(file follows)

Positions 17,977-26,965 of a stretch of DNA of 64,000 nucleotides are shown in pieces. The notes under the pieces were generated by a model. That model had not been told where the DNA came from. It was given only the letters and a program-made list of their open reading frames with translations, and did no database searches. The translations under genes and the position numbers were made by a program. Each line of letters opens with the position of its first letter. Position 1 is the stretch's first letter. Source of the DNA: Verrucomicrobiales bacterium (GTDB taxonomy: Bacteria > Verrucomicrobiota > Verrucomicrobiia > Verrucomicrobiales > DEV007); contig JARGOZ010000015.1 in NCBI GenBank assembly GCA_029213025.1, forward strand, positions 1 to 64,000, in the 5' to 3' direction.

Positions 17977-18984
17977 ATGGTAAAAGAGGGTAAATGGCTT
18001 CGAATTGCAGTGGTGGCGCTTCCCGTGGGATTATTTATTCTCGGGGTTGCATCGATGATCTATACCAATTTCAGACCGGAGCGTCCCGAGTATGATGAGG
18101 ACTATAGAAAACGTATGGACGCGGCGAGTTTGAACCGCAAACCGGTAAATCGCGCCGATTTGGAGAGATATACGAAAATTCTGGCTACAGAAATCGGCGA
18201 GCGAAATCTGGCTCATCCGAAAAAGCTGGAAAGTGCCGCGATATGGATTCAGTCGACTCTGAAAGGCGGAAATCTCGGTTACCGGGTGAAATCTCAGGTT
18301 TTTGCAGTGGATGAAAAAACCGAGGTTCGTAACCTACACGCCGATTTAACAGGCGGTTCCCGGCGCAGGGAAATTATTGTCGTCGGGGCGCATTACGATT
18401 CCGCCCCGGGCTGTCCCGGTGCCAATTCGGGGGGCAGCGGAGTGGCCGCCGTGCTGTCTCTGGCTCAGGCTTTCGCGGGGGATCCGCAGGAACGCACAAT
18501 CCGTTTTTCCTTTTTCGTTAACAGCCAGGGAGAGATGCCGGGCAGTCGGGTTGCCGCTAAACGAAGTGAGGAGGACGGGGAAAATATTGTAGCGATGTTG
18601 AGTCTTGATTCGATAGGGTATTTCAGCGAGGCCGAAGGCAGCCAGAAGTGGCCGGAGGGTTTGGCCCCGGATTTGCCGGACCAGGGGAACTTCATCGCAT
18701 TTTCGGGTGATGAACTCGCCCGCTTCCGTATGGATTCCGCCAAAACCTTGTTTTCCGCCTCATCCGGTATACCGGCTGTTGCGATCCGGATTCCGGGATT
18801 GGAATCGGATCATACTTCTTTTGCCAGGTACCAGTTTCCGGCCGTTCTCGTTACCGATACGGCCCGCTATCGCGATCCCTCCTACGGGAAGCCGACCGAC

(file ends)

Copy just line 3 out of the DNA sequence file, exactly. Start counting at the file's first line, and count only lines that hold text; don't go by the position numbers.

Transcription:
17977 ATGGTAAAAGAGGGTAAATGGCTT